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How to make a module function visible only inside the module?

P: n/a
Hi Everyone,

Is there any equivalent version of C's static function in Python. I
know I can make a class function private by starting a function name
with two underscores, but it does not work with module functions.

For exmaple, __func1 is still visible outside the module.

mymodule.py
"""my module""

def __func1():
print "Hello"

main.py
import mymodule

mymodule.__func1()

Thanks,
Geoffrey

Aug 19 '07 #1
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6 Replies


P: n/a
beginner <zy*******@gmail.comwrote:
Is there any equivalent version of C's static function in Python. I
know I can make a class function private by starting a function name
with two underscores, but it does not work with module functions.
The trick for the name mangling does not work at module level. Anyway,
if you read the PEP 8 [1] you can correctly write your code following a
well known coding standard. A function like this:

def _f():
pass

is meant to be private, you can also state it in the function's
docstring to be more clear, if you want, but it's not necessary
For exmaple, __func1 is still visible outside the module.
Yes, and _f() will also be. There's no such thing as enforcing
encapsulation in Python, even the "__method()" trick can be easily
bypassed if you have to.

1 - <http://www.python.org/dev/peps/pep-0008/>

HTH

--
Lawrence, oluyede.org - neropercaso.it
"It is difficult to get a man to understand
something when his salary depends on not
understanding it" - Upton Sinclair
Aug 19 '07 #2

P: n/a
On Aug 18, 8:27 pm, ra...@dot.com (Lawrence Oluyede) wrote:
beginner <zyzhu2...@gmail.comwrote:
Is there any equivalent version of C's static function in Python. I
know I can make a class function private by starting a function name
with two underscores, but it does not work with module functions.

The trick for the name mangling does not work at module level. Anyway,
if you read the PEP 8 [1] you can correctly write your code following a
well known coding standard. A function like this:

def _f():
pass

is meant to be private, you can also state it in the function's
docstring to be more clear, if you want, but it's not necessary
For exmaple, __func1 is still visible outside the module.

Yes, and _f() will also be. There's no such thing as enforcing
encapsulation in Python, even the "__method()" trick can be easily
bypassed if you have to.

1 - <http://www.python.org/dev/peps/pep-0008/>

HTH

--
Lawrence, oluyede.org - neropercaso.it
"It is difficult to get a man to understand
something when his salary depends on not
understanding it" - Upton Sinclair
Thanks a lot. I was using two underscores, __module_method() as my
static method convention, and then I had some problems calling them
from inside class methods.

Aug 19 '07 #3

P: n/a
beginner wrote:
Thanks a lot. I was using two underscores, __module_method() as my
static method convention, and then I had some problems calling
them from inside class methods.
*Please* do yourself and other people that sometime may have to read
your code a favor and write code at least loosely oriented to
PEP 8.

BTW, Python has no "static methods" at module level. And I suppose
what you call "class methods" actually aren't.

Regards,
Björn

--
BOFH excuse #183:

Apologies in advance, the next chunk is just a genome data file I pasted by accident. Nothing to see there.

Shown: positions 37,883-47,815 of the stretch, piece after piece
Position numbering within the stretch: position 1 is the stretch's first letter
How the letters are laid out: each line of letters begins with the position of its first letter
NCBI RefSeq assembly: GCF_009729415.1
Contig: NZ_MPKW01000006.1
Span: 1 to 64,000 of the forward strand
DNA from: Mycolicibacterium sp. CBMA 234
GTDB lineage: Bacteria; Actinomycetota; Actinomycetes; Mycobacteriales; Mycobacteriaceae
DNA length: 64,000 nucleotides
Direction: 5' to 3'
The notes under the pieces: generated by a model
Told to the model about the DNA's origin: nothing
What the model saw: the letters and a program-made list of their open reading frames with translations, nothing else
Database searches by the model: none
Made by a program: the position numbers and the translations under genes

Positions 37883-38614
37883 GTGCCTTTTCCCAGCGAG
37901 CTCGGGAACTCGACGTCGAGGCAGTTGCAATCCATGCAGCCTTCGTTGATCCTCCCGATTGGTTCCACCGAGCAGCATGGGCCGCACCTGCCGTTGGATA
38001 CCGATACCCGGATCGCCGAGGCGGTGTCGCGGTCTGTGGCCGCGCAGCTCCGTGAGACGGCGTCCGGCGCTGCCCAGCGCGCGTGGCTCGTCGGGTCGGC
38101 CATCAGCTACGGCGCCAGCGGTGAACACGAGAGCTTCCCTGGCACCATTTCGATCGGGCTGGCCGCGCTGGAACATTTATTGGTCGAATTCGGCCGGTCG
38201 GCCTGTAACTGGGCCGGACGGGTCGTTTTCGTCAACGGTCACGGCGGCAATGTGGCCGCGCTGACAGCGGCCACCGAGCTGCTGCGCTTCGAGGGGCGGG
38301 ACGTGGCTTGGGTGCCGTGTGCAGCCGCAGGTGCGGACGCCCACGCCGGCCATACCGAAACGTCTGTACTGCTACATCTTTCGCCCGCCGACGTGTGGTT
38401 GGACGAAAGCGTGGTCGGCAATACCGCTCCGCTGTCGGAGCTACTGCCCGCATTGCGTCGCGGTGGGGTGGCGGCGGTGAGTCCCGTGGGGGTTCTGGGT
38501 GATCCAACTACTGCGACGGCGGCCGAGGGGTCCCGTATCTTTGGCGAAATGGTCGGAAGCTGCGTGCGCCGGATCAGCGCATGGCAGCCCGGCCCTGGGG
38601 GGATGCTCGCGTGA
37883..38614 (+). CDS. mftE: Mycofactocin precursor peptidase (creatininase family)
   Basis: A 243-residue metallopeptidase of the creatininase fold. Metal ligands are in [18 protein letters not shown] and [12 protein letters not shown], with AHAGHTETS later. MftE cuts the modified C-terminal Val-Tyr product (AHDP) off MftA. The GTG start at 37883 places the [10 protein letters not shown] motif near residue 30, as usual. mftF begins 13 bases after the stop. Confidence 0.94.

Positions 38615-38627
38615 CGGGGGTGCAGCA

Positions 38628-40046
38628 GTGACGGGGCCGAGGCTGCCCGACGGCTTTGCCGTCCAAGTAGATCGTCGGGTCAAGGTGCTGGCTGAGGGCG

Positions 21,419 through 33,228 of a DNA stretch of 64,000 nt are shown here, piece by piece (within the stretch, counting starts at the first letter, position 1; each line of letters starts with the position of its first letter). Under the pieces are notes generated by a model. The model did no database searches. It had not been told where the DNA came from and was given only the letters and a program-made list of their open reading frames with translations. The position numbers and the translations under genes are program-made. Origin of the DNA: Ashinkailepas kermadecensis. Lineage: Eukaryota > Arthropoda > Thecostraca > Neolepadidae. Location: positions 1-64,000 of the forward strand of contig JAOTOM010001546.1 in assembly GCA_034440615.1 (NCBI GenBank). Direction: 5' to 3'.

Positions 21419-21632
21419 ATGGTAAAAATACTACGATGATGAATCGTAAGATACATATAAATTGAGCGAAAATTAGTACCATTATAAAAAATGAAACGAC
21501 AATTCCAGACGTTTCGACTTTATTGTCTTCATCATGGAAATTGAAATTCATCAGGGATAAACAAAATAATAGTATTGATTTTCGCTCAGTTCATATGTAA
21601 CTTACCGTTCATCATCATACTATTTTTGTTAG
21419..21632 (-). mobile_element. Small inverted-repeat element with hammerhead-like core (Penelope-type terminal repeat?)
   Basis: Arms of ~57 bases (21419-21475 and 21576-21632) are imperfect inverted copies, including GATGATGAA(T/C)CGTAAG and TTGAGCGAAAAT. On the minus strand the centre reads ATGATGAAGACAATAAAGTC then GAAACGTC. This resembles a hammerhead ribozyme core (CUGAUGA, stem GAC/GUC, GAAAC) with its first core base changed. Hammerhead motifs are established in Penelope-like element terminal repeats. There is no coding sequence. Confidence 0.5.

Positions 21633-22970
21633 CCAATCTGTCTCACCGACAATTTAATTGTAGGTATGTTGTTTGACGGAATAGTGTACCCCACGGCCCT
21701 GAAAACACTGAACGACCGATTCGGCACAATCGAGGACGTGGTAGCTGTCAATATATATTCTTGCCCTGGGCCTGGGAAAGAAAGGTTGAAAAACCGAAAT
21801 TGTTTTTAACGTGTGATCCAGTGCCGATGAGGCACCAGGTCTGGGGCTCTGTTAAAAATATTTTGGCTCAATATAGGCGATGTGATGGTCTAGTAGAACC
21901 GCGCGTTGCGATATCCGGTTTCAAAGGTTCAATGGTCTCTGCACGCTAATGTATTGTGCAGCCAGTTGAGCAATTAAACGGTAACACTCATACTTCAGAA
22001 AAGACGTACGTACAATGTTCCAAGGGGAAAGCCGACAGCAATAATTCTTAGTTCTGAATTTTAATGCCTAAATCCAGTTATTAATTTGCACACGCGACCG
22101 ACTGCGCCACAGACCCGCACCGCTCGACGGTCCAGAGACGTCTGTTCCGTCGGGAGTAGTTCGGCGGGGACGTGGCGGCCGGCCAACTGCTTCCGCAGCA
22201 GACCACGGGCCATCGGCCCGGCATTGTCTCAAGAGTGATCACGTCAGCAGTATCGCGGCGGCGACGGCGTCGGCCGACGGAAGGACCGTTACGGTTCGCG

filesystem not big enough for Jumbo Kernel Patch

Aug 19 '07 #4

P: n/a
On Aug 19, 7:45 am, Bjoern Schliessmann <usenet-
mail-0306.20.chr0n...@spamgourmet.comwrote:
beginner wrote:
Thanks a lot. I was using two underscores, __module_method() as my
static method convention, and then I had some problems calling
them from inside class methods.

*Please* do yourself and other people that sometime may have to read
your code a favor and write code at least loosely oriented to
PEP 8.

BTW, Python has no "static methods" at module level. And I suppose
what you call "class methods" actually aren't.

Regards,

Björn

--
BOFH excuse #183:

filesystem not big enough for Jumbo Kernel Patch
I just started learning the language. I wasn't aware of the PEP.

Aug 19 '07 #5

P: n/a
On 18 ago, 22:46, beginner <zyzhu2...@gmail.comwrote:
On Aug 18, 8:27 pm, ra...@dot.com (Lawrence Oluyede) wrote:
beginner <zyzhu2...@gmail.comwrote:
Is there any equivalent version of C's static function in Python. I
know I can make a class function private by starting a function name
with two underscores, but it does not work with module functions.
For exmaple, __func1 is still visible outside the module.
Yes, and _f() will also be. There's no such thing as enforcing
encapsulation in Python, even the "__method()" trick can be easily
bypassed if you have to.

Thanks a lot. I was using two underscores, __module_method() as my
static method convention, and then I had some problems calling them
from inside class methods.- Ocultar texto de la cita -
The convention is to use a single leading underscore _f to indicate
private things.
When you see something like:

from some_module import _function

you know you are messing with internal stuff.

There is another form of import:

from some_module import *

that will import all public names defined in some_module, into the
current namespace. By default, the public names are all names not
beginning with "_" - but you can customize it defining __all__ which
must be the list of public names. (Note that this form of import is
strongly discouraged).
For more info, see the Reference Manual: <http://docs.python.org/ref/
import.html>

--
Gabriel Genellina

Aug 19 '07 #6

P: n/a
beginner wrote:
I just started learning the language. I wasn't aware of the PEP.
Mh, two postings before Lawrence already mentioned it.

I suggest looking through the BeginnersGuide.

http://wiki.python.org/moin/BeginnersGuide

Regards,
Björn

--
BOFH excuse #203:

Write-only-memory subsystem too slow for this machine. Contact your
local dealer.

Aug 19 '07 #7

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